From harvest to table ~ what's cooking now?

This blog shows where all those garden goodies I grow end up. I call this little eating area next to the stove my "chef's table" because at all the best restaurants it's a privilege to be invited to dine in the kitchen where the chef reigns supreme. So here I am "reigning" and you are all invited. :-D

Tuesday, October 23, 2012

Apple interuptus

Now, where was I?

Oh yeah, trying to make cider.

After the first effort of juicing my own apples (big waste of time and effort - see previous cider post), I've elected to start with bottled sweet cider.

Saturday, buddy Dave and I went to Hartville where the apple-monger still had half-bushels of 2nds for $5.  Great.  There are more golden delicious in the box than I wanted, but - hey ho - it was all he had that day.   These are earmarked for applesauce so I can always add citric acid if the sauce gets too sweet.

But the big buy was 4 gallons ($7/each!) of sweet apple cider (pasteurized only, no additives at all).  I'm going to use it in my big CIDER EXPERIMENT.

Meanwhile, back at the lab, there are more pieces of equipment on the table.

Since I decided to make 4 gallons (instead of 2) I bought 2 more gallon glass jugs/lids/plugs/airlocks.  I also ponied up for the 6-gallon food-grade primary fermentation pail.  (I decided to quit nickel - diming this project.)

Also new: beaker to float the hydrometer,  and a bottle brush).

And remember that half-gallon of wild free-range apple juice that I DID manage to press myself and then froze?  Well, I'm going to heat pasteurize it myself and then ferment it separately.  To that effect I'm going to use a half-gallon canning jar as a jug, so I drilled a hole in the metal lid to fit a plug/airlock.  Neato, huh?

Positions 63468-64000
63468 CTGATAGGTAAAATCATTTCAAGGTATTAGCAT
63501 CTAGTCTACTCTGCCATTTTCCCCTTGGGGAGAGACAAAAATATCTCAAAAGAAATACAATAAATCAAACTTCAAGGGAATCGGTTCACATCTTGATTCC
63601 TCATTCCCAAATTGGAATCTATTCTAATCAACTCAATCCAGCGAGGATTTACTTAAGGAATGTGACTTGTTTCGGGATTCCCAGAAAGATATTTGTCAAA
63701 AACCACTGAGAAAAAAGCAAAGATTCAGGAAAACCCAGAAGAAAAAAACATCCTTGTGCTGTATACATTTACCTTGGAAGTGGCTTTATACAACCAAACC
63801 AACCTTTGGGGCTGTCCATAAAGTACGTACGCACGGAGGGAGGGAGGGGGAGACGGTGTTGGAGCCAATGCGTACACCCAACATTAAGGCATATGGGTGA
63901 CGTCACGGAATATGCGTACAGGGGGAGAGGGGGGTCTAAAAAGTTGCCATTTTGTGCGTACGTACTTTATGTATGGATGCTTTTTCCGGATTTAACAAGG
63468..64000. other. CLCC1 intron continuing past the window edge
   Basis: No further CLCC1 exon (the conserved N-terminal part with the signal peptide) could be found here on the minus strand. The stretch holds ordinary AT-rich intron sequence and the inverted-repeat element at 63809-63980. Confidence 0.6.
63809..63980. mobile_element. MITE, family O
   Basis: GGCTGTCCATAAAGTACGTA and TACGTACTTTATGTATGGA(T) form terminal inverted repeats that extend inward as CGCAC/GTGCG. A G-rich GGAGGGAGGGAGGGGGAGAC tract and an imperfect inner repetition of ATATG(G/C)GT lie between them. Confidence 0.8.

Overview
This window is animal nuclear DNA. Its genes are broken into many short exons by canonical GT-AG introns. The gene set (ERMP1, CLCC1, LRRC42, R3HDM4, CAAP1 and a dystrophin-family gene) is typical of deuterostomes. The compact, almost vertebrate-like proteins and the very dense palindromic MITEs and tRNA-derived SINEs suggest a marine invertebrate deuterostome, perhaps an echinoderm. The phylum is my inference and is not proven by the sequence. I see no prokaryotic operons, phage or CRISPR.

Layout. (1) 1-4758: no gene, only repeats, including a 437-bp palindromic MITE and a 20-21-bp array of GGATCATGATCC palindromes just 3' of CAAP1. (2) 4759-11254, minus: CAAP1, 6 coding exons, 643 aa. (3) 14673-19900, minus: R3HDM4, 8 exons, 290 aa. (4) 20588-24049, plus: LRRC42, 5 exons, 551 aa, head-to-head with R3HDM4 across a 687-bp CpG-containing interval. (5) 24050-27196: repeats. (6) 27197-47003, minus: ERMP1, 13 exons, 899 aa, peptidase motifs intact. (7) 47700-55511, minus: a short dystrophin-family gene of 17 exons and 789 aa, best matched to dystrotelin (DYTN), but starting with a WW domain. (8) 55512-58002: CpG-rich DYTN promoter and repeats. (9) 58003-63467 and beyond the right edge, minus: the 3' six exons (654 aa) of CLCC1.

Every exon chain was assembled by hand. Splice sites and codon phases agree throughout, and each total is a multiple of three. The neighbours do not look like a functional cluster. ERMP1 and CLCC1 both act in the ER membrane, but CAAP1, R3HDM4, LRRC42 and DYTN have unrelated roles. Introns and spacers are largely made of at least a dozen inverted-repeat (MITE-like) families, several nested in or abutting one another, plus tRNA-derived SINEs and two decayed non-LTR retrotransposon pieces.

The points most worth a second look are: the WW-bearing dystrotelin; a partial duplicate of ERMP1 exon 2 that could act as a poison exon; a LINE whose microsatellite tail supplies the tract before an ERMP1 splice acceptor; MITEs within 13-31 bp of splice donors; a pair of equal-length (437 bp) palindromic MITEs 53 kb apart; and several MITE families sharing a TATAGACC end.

So today I start this circus.

I'll wash/sterilize the fermentation pail and cheesecloth cover, hydrometer (and beaker if I need it).  Clean clean clean.

Then I'll use the hydrometer to measure the gravity (sugar content) of the juice to give me a guesstimate of the potential alcohol of the lot.

(Oh, and I've decided, since the bottled cider has been heat pasteurized (no labeling that it was UV pasteurized) I'm going to NOT use any campden tablets in the pail.  There shouldn't be any wild yeasts to kill, and the less campden tablets, the less sulfites in the finished product.)

Then I'll activate the yeast (EC - 1118 a yeast good for mead and cider)  in a glass and when it's going strong, I'll pour it ("pitch") into the juice, stir, cover, and leave the pail in the basement to ferment for a week.  (I've learned cider wants COOL temps to ferment at 40-60F which prevents loss of flavors).

In fact, I'm going to set up the whole experiment IN the basement where temps are usually between 55 and 60 year round. Perfect cider conditions.

Time to start sterilizing.

Stay tuned.

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2 comments:

  1. Let the games begin!

    I will be following this one closely. Did you tally the cost of the equipment for me?

    Good luck.

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    Replies
    1. Yep. I've got a spreadsheet going. I'll send you an email....

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